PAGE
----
Sit-com runs deep
Milwaukee Chamber Theatre reveals the surprising depth of Herb Gardner's vintage, wisecracking comedy.
Herb Gardner’s A Thousand Clowns opened the Milwaukee Chamber Theatre‘s season Friday night in the manner of a vintage sitcom: Broad comedy, lines delivered for effect rather than spoken naturally, stereotypical characters. Social workers as goofy as the two in this play have never trod planet Earth. Ten minutes in, the 1962 comedy felt like a weak episode of the Dick Van Dyke Show.
A Thousand Clowns and this production of it became much more than that. As it unfolded, I wondered if Gardner’s characters ran away with him as he wrote. They start out as wisecracking puppets, but end up as people with real passion and pain.
Our changing feelings and thwarted expectations about Murray Burns, the central character, drive the play and keep it engrossing across well over two hours. The plot, in case you’ve forgotten: Eccentric, unemployed writer Uncle Murray raises nephew, now 12. Social welfare evaluators think he’s unfit. Murray must take a job he hates to show responsibility and keep the boy. Oh, and the female welfare agent falls in love with Murray.
We think we know him: Mr. Gruff and Eccentric, but finally lovable, a voice of independence in a square, conforming world. But his intransigence disappoints us as it does the dramatis personae around him. Just as we expect him to get fuzzy and warm, he doesn’t. His wackiness becomes less lovable, his independence looks more and more like selfishness. Characters who serve as mere foils early pierce him with pointed arguments late, as we see how Murray’s eccentric charm wears thin for those who must pick up after him. The play and this production retain their sense of humor throughout, but the comedy has more weight late.
The entire cast, with Tom Klubertanz as Murray leading the way, adapts its acting style to match the evolving tone of the script, from noisy and broad to nearly naturalistic. And in a brilliant echo, or recollection, of what the play had been, Stephan Roselin barges into Act 3 as a loudmouth comedian desperate to hang onto his gig as a chipmunk in a kids’ show. His discordant, desperate antics are strangely poignant in the place where the play has arrived.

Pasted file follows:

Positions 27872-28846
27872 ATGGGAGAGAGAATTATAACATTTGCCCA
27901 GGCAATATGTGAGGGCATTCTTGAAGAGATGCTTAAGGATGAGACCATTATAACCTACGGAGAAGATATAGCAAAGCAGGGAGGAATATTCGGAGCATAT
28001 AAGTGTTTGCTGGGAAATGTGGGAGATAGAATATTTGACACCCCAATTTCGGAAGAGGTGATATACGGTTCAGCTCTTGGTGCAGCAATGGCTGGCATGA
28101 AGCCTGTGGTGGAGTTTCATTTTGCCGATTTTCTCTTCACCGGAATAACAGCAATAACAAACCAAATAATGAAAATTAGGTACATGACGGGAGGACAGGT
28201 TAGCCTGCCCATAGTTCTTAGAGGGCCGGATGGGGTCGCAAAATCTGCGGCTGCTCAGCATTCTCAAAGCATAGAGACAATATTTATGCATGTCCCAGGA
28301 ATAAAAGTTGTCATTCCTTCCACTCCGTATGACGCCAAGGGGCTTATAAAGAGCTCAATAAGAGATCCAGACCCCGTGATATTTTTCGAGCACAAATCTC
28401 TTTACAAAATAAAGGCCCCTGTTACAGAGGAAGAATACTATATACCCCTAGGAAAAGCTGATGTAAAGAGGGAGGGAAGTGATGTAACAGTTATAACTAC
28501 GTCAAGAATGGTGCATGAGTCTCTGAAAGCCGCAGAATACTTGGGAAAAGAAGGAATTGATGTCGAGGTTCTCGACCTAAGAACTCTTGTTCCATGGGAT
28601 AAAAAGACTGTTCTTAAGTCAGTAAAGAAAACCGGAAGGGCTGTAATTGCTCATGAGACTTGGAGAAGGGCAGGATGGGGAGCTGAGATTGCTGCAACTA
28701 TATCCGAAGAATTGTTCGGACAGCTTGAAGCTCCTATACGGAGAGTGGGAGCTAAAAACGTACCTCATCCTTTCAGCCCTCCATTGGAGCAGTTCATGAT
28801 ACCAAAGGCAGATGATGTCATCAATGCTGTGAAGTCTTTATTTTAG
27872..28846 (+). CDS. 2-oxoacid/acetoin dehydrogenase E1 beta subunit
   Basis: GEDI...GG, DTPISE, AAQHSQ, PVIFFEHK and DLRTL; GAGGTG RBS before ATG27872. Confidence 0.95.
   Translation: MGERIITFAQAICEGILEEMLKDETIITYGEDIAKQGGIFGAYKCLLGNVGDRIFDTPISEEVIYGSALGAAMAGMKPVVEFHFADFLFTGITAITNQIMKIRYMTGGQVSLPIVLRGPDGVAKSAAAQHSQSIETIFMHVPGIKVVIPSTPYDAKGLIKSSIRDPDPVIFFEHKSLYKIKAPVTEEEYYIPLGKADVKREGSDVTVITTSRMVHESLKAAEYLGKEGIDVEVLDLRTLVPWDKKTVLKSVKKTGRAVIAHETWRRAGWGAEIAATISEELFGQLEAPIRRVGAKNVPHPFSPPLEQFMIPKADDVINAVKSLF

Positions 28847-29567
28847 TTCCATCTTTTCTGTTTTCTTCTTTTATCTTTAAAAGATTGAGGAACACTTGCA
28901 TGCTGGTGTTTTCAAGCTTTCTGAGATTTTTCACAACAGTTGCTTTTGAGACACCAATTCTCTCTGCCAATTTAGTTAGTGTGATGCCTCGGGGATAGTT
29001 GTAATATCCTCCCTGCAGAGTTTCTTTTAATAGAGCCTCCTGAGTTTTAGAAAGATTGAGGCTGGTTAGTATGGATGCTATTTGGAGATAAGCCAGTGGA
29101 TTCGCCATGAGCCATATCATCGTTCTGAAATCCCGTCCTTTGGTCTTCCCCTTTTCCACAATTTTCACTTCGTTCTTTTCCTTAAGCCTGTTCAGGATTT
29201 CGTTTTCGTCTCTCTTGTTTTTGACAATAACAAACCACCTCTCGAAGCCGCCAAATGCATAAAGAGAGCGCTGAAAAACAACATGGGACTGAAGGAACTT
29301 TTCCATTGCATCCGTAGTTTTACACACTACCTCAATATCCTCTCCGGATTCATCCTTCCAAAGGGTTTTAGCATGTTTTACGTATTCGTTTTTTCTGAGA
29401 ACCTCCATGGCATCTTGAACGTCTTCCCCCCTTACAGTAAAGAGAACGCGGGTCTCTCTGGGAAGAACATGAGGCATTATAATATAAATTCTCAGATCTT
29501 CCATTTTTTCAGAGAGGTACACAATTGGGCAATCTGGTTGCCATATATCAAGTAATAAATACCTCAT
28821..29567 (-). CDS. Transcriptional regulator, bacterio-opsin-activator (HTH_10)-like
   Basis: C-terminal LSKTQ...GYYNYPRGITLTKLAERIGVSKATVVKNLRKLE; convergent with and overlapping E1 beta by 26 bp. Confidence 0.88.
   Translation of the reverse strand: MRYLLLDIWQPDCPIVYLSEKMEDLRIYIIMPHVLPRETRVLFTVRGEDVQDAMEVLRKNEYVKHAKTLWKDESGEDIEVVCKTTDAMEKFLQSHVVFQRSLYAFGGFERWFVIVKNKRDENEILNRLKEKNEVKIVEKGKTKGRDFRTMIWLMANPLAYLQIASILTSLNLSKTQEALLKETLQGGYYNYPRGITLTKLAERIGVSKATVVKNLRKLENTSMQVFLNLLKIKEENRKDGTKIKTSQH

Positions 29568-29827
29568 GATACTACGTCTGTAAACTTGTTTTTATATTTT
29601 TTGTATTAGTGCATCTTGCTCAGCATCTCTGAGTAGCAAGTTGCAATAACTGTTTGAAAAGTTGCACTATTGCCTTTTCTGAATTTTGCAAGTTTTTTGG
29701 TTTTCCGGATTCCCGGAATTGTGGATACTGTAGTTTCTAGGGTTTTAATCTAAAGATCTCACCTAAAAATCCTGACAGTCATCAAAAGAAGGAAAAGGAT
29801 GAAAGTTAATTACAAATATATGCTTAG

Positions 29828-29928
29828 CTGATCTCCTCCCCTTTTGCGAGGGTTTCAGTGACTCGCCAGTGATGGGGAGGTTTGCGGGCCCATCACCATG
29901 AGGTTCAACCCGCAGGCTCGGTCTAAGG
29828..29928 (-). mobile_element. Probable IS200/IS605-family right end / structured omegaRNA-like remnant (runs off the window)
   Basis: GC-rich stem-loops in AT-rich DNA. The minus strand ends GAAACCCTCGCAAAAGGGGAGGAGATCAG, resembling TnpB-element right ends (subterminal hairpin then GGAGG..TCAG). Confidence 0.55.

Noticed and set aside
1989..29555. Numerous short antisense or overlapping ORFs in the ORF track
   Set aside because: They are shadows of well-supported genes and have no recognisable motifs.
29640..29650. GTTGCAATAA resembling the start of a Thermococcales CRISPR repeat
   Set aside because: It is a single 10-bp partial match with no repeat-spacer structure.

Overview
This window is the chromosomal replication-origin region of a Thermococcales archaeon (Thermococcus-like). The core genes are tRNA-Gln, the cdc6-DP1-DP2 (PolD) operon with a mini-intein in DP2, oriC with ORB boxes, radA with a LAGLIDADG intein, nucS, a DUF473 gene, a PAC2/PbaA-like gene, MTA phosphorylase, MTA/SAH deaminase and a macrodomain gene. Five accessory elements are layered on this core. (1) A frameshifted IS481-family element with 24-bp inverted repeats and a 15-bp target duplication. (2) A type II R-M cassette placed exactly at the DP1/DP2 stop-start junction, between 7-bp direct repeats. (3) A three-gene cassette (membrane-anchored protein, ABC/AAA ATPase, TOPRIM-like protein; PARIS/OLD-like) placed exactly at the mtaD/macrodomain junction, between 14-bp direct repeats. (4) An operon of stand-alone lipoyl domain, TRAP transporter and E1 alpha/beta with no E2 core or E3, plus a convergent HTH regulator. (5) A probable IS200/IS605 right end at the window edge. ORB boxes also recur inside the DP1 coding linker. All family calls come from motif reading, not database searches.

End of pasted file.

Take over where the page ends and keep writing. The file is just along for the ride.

Before that, Murray’s two arguments with his brother, an agent trying to get Murray his old job back with the chipmunk show, turn the tide of the play. Patrick Lawlor’s effortless dignity in the face of Murray’s abuse does more than anything to question our sympathy with Murray, and that questioning makes the play interesting.
The ensemble — also young Thomas Kindler as Nick Burns, Beth Mulkerron as Sandra Markowitz and Matt Daniels as strait-laced social worker Albert Amundson — affect the change in style and tone so gradually that you don’t realize it’s happening. You just feel yourself drawn in more and more and caring more and more about people who were mere quip mechanisms in Act 1. Gardner warmed up to all of them as he wrote them, and we warm up to them, too, as we realize that all the “squares” circling Murray and Nick are just trying to do the right thing.
Could they have accomplished such a subtle group acting task without a director of extraordinary insight? No. That director would be Jonathan West, who clearly understands both the big arc of the play and the timing of one-liners and visual comedy. Some screamingly funny moments, many with no words at all, punctuate the existential crises and arguments in Act 3.
The set, like the acting and the play itself, turns out to be more interesting and expressive than it at first appears.
A Thousand Clowns runs through Aug. 26 at in the Cabot Theatre of the Broadway Theatre Center. Visit the MCT’s website for tickets and further information.
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